So, I thought I would share my experience and insight on EFL (English as a Foreign Language) with the O-Deck at large.
The thing that most native English speakers don’t understand is that English isn’t a single language in the way that French, German, and Chinese are. Each of those have a very long history and a high degree of isolation (German maybe less than the others, but still significant).
In the course of my teaching, I often have the opportunity to explain the basic history of English. This is usually prompted by a situation where I have to explain that “well… this word is actually French, and that word is Latin, and we often use them in combination with this other word that comes from German…”
The simplest way I can explain it is that English is the bastard child of a bastard child. There are linguistic historians out there who can explain the details far better than I could ever hope to, but it boils down to this: English is a mutt. And a slut. It was born of the random fucking of multiple cultures, languages, and dialects, and it will hop in bed with any language that tickles its fancy.
It’a also a theif. English will blatantly steal any word or phrase that it finds interesting. We like it? Fuck it, it’s English, now.
I express this in rude terms (something English is excelent for, by the way), but I want to stress that this is one of the things I absolutely *love* about English. And I believe that this is one of the most significant reasons that it has become the lingua franca for the world. French used to be the universal language. But the French became too wrapped up in preserving the “purity” of their language. The world doesn’t want a “pure” language; it wants a slut that accepts any and all comers.
From the Other Side
For about 25 years before coming to China, my work and play revolved around English. I was a competitive speaker, a performer, a speech and drama coach, a published author, a copywriter, an editor, and more. I had a mastery of the English language. And then I came to China and started teaching it to people for whom it was not their mother tongue. I’m not ashamed to admit that I was brought down a few pegs. I was suddenly confronted with people for whom the very basis of the language was utterly alien. Culture guides language, language guides culture and thought.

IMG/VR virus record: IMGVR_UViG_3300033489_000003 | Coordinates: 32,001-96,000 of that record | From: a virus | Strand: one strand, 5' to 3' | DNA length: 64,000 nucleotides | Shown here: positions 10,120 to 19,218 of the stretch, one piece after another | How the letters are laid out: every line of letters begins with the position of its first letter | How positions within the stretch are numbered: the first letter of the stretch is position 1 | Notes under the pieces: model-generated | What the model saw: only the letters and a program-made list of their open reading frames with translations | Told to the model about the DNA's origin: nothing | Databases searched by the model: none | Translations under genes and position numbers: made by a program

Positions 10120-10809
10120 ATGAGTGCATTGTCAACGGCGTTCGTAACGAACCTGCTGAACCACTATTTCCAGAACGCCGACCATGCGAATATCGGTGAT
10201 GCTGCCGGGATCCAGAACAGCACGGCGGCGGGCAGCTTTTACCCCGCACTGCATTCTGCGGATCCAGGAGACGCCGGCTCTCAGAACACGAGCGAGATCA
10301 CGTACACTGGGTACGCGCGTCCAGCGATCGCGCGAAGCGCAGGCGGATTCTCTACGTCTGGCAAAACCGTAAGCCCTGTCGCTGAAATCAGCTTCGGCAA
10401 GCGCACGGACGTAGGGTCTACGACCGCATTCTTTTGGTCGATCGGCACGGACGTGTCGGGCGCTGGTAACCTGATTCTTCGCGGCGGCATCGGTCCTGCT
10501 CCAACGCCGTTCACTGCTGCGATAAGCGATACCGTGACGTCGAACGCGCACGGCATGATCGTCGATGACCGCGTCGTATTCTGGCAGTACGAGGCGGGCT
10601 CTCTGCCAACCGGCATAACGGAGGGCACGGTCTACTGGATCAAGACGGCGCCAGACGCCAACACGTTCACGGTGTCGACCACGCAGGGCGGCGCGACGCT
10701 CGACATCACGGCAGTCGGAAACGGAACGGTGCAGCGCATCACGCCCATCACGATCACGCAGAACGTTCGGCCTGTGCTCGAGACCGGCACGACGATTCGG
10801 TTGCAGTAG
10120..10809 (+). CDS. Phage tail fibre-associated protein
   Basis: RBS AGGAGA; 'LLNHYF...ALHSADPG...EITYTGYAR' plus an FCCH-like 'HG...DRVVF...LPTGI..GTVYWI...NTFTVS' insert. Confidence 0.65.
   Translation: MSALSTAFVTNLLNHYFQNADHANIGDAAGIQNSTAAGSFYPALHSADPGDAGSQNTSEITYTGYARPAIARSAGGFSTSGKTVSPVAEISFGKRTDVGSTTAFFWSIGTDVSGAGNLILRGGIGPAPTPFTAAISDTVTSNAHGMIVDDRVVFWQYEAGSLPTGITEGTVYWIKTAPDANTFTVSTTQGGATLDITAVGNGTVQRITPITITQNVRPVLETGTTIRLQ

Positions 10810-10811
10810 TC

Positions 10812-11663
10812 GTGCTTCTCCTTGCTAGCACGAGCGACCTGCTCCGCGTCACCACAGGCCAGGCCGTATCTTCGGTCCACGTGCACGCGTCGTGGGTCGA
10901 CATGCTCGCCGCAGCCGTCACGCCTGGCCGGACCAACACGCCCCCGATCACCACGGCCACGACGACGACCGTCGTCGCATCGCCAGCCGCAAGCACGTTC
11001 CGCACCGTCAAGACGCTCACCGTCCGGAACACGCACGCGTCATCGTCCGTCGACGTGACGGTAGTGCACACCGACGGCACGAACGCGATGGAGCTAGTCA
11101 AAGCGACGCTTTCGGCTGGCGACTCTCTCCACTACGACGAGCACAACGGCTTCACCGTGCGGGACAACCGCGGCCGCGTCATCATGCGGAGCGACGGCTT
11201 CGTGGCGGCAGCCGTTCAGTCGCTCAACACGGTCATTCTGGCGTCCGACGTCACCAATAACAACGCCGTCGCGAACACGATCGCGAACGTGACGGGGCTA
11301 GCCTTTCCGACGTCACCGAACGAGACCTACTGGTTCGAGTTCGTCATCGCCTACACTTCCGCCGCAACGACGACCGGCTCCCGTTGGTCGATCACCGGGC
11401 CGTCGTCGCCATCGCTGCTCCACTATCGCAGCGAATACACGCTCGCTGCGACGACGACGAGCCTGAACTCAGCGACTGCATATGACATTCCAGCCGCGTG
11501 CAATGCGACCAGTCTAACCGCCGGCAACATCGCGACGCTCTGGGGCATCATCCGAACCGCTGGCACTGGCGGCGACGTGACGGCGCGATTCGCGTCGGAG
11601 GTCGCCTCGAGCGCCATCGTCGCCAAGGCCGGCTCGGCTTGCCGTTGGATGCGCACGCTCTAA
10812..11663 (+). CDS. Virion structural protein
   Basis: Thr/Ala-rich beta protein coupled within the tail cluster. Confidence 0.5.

For example: In which direction does time move?
Ask anyone who speaks a European language, and they will say “Forward, (of course!)”. Things are “ahead of you” or “behind you”. You “move forward” or “go back”. You “look ahead” and “look back”. We have “foresight” and “hindsight”.
In Chinese, time moves down. In Chinese, “next week” is “down one week” (xia ge xing qi —下个星期). Tomorrow, however, is “bright day” (ming tian—明天).
Chinese language “thinks” in a very different way from English—and most European languages.
Put Down the Dictionary
One of the most frustrating things I have to deal with is “the dictionary”. In a recent Forbes article, Amelia Friedman recounted this typical interaction with undergraduates:
We don’t need to be bilingual because we already have the skills we need in the global marketplace.
We know how to use Google Translate
, we’ve traveled abroad in college, and we watch Anderson Cooper at least twice per week.